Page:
WASHINGTON (Reuters) - A Congressional committee will investigate Ivanka Trump, U.S. President Donald Trump’s daughter and a White House adviser, following reports she repeatedly used a personal email account for government work, a House Democrat said on Tuesday.
A White House review of Ivanka Trump’s email found she used her personal account up to 100 times last year to contact other Trump administration officials, the Washington Post reported on Monday, citing people familiar with the review.
Use of a personal account for government business potentially violates a law requiring preservation of all presidential records.
President Trump, a Republican, repeatedly criticized his Democratic rival Hillary Clinton in the 2016 presidential election campaign over her use of personal email and a private server while she was U.S. secretary of state.
Representatives for U.S. Representative Elijah Cummings, the top Democrat on the House Oversight Committee, said the panel will investigate White House communications when Democrats take over the U.S. House of Representatives in January.
“We plan to continue our investigation of the presidential records act and federal records act, and we want to know if Ivanka complied with the law,” his office said in a statement.
The current House Oversight committee chairman, Republican Trey Gowdy, also asked the White House for information related to Ivanka Trump’s use of private email in a letter on Tuesday. Republican Senator Ron Johnson, chairman of the Senate’s Homeland Security committee, asked for a briefing on the topic.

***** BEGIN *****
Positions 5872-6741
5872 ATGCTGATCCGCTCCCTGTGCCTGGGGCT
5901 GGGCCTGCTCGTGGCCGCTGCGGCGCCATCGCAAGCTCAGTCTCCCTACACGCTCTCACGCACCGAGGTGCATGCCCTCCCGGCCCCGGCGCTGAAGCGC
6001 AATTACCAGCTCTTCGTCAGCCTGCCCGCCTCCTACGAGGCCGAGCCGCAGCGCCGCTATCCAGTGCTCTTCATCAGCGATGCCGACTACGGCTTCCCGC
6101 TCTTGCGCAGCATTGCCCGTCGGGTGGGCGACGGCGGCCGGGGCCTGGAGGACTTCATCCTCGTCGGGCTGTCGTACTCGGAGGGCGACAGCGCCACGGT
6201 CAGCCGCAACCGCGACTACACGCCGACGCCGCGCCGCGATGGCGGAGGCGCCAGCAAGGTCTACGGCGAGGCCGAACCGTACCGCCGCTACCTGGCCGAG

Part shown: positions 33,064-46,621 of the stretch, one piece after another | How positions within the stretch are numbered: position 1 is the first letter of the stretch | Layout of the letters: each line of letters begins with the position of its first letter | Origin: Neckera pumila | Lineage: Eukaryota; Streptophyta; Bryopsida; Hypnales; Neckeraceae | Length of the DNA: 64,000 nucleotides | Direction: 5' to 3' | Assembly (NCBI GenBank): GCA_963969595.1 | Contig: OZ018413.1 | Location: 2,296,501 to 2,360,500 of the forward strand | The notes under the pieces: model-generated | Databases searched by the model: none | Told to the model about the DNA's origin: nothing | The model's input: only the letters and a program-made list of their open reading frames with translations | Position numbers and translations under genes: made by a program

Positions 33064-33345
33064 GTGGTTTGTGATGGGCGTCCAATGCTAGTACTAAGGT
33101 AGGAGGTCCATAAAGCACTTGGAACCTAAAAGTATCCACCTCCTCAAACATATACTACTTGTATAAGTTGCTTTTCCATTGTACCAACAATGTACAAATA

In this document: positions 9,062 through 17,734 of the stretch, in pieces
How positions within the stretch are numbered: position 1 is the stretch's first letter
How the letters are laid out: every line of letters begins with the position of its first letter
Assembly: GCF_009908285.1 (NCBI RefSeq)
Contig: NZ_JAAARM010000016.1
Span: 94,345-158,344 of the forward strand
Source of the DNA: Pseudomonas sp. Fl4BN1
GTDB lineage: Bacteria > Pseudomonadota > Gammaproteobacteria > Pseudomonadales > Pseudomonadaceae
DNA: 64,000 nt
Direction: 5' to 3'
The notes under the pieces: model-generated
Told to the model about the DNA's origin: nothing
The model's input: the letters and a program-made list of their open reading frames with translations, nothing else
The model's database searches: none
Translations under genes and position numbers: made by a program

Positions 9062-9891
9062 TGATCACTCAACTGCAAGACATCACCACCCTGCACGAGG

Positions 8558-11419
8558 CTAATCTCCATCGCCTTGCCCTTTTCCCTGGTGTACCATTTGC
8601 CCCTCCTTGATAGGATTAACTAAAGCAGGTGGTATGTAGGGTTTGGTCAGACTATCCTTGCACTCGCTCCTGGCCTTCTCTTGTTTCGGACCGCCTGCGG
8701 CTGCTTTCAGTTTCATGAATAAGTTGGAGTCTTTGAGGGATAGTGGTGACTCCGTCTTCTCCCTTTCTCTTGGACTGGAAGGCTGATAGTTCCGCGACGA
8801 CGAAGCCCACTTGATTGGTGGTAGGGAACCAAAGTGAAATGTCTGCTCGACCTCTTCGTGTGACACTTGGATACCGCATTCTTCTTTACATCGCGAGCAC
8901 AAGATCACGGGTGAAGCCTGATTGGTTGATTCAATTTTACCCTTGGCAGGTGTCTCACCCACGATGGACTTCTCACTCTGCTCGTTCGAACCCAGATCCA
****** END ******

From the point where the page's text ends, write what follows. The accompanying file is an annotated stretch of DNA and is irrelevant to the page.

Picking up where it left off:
The White House did not respond to a request for comment, but Trump said his daughter’s use of her personal email account was different from Clinton’s.
“For a little period of time, Ivanka did some emails. They weren’t classified like Hillary Clinton. They weren’t deleted like Hillary Clinton ... She wasn’t doing anything to hide her emails,” Trump told reporters. His daughter did not have a private server as Clinton did, Trump said.
Peter Mirijanian, a spokesman for Ivanka Trump’s ethics lawyer, Abbe Lowell, told the Post the emails occurred before she was aware of government record-keeping regulations.
Since then, she has turned over all her government-related emails to be stored with other White House records, the Post reported.
Ivanka Trump’s emails came to light when White House officials began reviewing them in response to a lawsuit from watchdog group American Oversight, according to the Post.
The New York Times also reported on Ivanka Trump’s email use.
Clinton’s email practices as secretary of state prompted a Federal Bureau of Investigation probe in the run-up to the 2016 election that still draws ire from Trump and calls from some of his supporters to “lock her up.”
The FBI concluded Clinton’s actions were extremely careless but did not recommend any charges be filed. Clinton expressed regret for her decision to use a private server but said she violated no rules.
Richard Blumenthal, a Democrat on the Senate Judiciary panel, said there was “no way” Ivanka Trump did not know the rules after the 2016 campaign. There were also larger questions about the Trump family’s mixing of private enterprise and government duties, Blumenthal said.
“It raises the issue of whether there has been anything improper. There should be some kind of investigation” either by Congress or the White House ethics office, Blumenthal told CNN.
The White House began reviewing senior aides’ email use last year after reports that Ivanka Trump’s husband Jared Kushner, also a top White House adviser, used private email for government work.
Reporting by Mike Stone and Susan Heavey; Additional reporting by Makini Brice; Editing by Bill Rigby, Grant McCool and Lisa Shumaker